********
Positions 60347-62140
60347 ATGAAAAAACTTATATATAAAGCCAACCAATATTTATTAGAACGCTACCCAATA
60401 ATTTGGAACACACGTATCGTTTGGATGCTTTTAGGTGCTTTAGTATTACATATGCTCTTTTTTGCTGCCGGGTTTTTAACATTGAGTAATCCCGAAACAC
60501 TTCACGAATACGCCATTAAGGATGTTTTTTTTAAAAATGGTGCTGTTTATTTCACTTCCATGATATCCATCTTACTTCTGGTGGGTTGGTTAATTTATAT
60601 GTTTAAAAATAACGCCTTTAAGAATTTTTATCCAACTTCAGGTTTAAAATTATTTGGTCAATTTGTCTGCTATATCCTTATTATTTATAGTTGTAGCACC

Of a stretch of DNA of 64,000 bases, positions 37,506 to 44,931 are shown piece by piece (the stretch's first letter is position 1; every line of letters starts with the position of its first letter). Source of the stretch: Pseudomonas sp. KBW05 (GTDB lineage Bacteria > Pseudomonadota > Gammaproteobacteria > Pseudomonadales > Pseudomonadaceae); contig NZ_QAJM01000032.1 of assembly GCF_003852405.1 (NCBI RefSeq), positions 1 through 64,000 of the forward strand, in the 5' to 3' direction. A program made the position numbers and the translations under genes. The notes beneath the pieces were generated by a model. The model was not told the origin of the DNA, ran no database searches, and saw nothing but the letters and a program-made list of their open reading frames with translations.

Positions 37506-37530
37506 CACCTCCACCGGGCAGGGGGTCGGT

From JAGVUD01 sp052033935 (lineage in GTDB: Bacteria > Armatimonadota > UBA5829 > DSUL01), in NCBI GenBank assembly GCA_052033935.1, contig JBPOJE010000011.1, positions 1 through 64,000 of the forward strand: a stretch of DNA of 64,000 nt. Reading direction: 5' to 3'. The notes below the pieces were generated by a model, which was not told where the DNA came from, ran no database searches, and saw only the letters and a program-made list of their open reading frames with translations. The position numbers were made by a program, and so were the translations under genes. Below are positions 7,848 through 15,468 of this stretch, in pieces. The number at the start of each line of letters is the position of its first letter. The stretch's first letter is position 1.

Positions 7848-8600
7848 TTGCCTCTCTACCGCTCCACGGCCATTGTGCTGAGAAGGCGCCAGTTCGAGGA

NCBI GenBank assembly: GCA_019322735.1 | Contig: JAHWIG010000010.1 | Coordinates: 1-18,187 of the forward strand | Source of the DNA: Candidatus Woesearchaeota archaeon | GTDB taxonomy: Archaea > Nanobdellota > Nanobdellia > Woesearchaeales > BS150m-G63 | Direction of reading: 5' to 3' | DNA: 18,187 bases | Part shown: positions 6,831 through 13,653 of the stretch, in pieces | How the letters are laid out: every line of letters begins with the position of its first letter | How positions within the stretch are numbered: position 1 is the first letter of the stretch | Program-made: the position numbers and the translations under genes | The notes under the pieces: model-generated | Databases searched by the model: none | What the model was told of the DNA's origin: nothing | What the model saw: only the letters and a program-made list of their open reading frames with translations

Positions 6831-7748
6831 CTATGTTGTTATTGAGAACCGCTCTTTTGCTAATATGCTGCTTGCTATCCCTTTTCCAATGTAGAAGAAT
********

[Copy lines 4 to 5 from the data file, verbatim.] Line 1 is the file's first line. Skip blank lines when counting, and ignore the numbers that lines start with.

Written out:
60501 TTCACGAATACGCCATTAAGGATGTTTTTTTTAAAAATGGTGCTGTTTATTTCACTTCCATGATATCCATCTTACTTCTGGTGGGTTGGTTAATTTATAT
60601 GTTTAAAAATAACGCCTTTAAGAATTTTTATCCAACTTCAGGTTTAAAATTATTTGGTCAATTTGTCTGCTATATCCTTATTATTTATAGTTGTAGCACC